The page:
GCI: Some brands are starting to focus on consumers’ emotions when utilizing AI research for retail and product design. Could this emphasis on emotional factors help with the purchase process? Could it help with a brand’s overall digital strategy?

AM: I think it’s important to realize that emotion isn’t a binary thing—if you’re reading this, what emotion are you feeling right now? It’s not obvious even to the person feeling the emotion most of the time. AI requires data to be correctly labelled in order to teach the machine how to recognize patterns, and emotion detection has always felt like a bit of a red herring in that if humans aren’t good at identifying emotions from relatively inert facial expressions or language then it becomes hard to teach a machine how to do it as well. I think a much more fruitful avenue is to ask consumers their preference and to present what they’ve told you they want when they want it. If you walk into a store today and talk to a beauty advisor, they aren’t going to try to infer your mood and emotions as much as they’re going to talk to you to figure out how they can help you best. In a digital domain, if a virtual beauty advisor can learn whether I’m the kind of person who cares a lot about ingredients, or who will read through dozens of reviews and can deliver what I want without my asking is a much more pragmatic way to help smooth the purchase process, rather than trying to infer what a 5.8 out of 10 on a ‘delighted’ scale means. 

GCI: What specific challenges arise when dealing with millennial and Gen Z consumers, who are more tech-savvy than any other generation? 

AM: I think one thing we need to remember is that younger more tech-savvy consumers don’t just gravitate to new technology because it’s new. They gravitate to what is best. Being savvy mainly means that they’re more discerning. I often hear technology-minded folks talk about how millennials are going to be a voice first generation which is just silly. We have eyes, and hands and noses not just ears and mouths. We’re going to continue to use our full range of senses when interacting with technology in the same way we use all our senses when interacting with other people. My advice is that if you find a digital experience lacking yourself, don’t assume that a younger person will find it appealing. Most of the time if you think something stinks a more discerning user will find it even worse.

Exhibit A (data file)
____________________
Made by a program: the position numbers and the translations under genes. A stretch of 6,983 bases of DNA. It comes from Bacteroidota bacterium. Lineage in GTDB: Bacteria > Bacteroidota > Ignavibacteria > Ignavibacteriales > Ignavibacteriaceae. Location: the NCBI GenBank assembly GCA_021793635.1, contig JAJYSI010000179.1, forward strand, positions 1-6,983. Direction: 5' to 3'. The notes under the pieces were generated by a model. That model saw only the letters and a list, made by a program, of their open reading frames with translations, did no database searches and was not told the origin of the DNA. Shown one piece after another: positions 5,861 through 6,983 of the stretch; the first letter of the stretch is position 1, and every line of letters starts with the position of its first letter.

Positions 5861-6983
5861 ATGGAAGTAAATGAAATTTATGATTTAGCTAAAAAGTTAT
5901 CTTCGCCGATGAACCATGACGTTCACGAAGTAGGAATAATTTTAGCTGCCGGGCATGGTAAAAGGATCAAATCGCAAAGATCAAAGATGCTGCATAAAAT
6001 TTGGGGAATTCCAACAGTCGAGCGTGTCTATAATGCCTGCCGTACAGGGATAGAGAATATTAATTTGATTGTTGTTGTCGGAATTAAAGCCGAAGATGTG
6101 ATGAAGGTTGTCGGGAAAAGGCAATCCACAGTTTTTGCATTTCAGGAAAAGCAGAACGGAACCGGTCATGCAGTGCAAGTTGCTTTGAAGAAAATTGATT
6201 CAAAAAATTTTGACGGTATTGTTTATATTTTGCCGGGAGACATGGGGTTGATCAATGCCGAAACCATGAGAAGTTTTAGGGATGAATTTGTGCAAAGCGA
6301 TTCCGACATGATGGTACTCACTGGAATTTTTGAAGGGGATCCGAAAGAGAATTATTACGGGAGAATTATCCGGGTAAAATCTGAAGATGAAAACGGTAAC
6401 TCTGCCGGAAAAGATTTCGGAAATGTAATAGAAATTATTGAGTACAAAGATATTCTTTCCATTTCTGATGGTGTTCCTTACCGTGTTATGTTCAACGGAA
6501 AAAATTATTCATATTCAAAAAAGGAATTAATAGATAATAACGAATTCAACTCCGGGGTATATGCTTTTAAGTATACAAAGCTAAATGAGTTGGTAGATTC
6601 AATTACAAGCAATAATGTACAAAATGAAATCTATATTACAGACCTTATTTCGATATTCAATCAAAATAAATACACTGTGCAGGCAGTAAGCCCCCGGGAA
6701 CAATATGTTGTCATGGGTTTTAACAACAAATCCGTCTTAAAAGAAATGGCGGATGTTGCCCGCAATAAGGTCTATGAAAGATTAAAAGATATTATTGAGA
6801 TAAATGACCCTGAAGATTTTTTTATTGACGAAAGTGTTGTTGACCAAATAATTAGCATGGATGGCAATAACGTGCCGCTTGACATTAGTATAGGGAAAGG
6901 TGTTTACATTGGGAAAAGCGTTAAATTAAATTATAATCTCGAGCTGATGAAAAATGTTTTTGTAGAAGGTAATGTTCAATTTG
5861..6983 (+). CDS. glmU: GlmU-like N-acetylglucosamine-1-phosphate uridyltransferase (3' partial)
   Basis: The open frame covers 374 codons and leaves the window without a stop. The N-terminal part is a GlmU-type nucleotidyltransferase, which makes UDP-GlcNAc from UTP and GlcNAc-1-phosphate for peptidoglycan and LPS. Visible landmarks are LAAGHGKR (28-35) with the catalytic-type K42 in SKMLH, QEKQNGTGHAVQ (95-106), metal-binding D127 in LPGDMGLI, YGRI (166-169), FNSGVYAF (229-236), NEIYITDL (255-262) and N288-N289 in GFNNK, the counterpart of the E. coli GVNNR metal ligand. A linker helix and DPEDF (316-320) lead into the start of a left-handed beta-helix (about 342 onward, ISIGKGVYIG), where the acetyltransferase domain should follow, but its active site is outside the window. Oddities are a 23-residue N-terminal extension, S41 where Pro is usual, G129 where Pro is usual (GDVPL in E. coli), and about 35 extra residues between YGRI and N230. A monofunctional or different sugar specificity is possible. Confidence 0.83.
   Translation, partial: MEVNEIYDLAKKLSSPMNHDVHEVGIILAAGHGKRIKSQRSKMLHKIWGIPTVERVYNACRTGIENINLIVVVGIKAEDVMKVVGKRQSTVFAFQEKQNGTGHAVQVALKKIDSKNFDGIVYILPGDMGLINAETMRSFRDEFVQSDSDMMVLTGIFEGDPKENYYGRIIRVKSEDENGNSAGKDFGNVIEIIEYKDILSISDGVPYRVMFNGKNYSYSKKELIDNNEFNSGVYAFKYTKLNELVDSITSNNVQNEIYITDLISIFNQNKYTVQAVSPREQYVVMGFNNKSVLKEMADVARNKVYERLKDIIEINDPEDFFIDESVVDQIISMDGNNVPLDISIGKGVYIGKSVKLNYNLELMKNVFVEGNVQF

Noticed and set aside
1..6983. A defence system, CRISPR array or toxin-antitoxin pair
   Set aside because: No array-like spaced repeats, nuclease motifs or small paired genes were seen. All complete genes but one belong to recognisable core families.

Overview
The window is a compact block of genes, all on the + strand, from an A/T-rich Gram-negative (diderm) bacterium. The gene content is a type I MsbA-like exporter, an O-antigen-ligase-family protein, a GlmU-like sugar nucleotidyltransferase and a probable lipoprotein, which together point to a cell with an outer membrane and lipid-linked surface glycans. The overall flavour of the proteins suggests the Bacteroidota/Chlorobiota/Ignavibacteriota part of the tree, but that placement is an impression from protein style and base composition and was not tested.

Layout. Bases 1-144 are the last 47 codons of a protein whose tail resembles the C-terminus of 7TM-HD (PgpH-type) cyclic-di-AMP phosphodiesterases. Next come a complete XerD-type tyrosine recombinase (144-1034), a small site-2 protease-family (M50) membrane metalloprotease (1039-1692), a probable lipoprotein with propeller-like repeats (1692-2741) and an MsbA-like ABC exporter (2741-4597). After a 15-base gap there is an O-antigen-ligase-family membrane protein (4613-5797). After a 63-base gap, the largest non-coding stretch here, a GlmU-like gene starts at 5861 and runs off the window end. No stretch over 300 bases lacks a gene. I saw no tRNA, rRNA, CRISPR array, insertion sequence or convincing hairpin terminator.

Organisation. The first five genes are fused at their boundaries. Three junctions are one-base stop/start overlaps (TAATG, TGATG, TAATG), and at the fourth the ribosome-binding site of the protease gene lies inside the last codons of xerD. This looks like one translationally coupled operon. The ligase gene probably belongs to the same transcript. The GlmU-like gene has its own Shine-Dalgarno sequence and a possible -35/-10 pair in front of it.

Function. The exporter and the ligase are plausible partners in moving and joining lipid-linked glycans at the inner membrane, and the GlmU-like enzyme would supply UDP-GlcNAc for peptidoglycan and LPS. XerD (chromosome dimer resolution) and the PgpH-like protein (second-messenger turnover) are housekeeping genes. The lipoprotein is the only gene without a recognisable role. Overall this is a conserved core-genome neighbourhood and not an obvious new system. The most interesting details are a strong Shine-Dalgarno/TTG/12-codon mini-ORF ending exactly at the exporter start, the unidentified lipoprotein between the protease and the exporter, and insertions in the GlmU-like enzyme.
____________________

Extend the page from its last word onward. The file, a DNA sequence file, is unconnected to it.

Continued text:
In terms of challenges, I think the hardest thing is to know when to invest in experiences that will improve over time. For example, even though I don’t believe in voice-first, I obviously do believe that conversational AI and building brand personas that can talk and chat with consumers is critically important, despite many experiences being relatively simplistic today. The reason for this is that I’ve seen more advancements in the last two years in the field of conversational AI than I have in the last decade which tells me that unless you’re investing now and building up a set of conversational data that it will be difficult to complete as things accelerate into the future. 

GCI: Expand a little on the idea of simplistic guided selling tools, what are they and how can they improve? 

AM: Guided selling is a term that’s often used to describe any tool on a website that helps a consumer narrow down choices. If you’ve ever browsed for a new car online and picked from a menu to build a specific color, stereo and other options you’ve used a guided selling tool. 

In beauty the most often used example would be a simplistic web diagnostic for skincare. These tools have been shown to drive engagement and increase conversion, but they feel like work, and they often don’t perform that well on mobile. Their main limitation is that they force consumers to describe their concerns and preferences in a very binary way, which can be extremely confusing. There’s a lot of finicky picking from drop-down menus and clicking option buttons and it’s neither fun nor natural. Until recently this was the best way to let a consumer navigate through a large and/or complicated product range, but it turns out that guiding a consumer via a conversation works even better. You can drive way higher engagement and conversion rates through a personalized chat conversation rather than via a rigid web interface.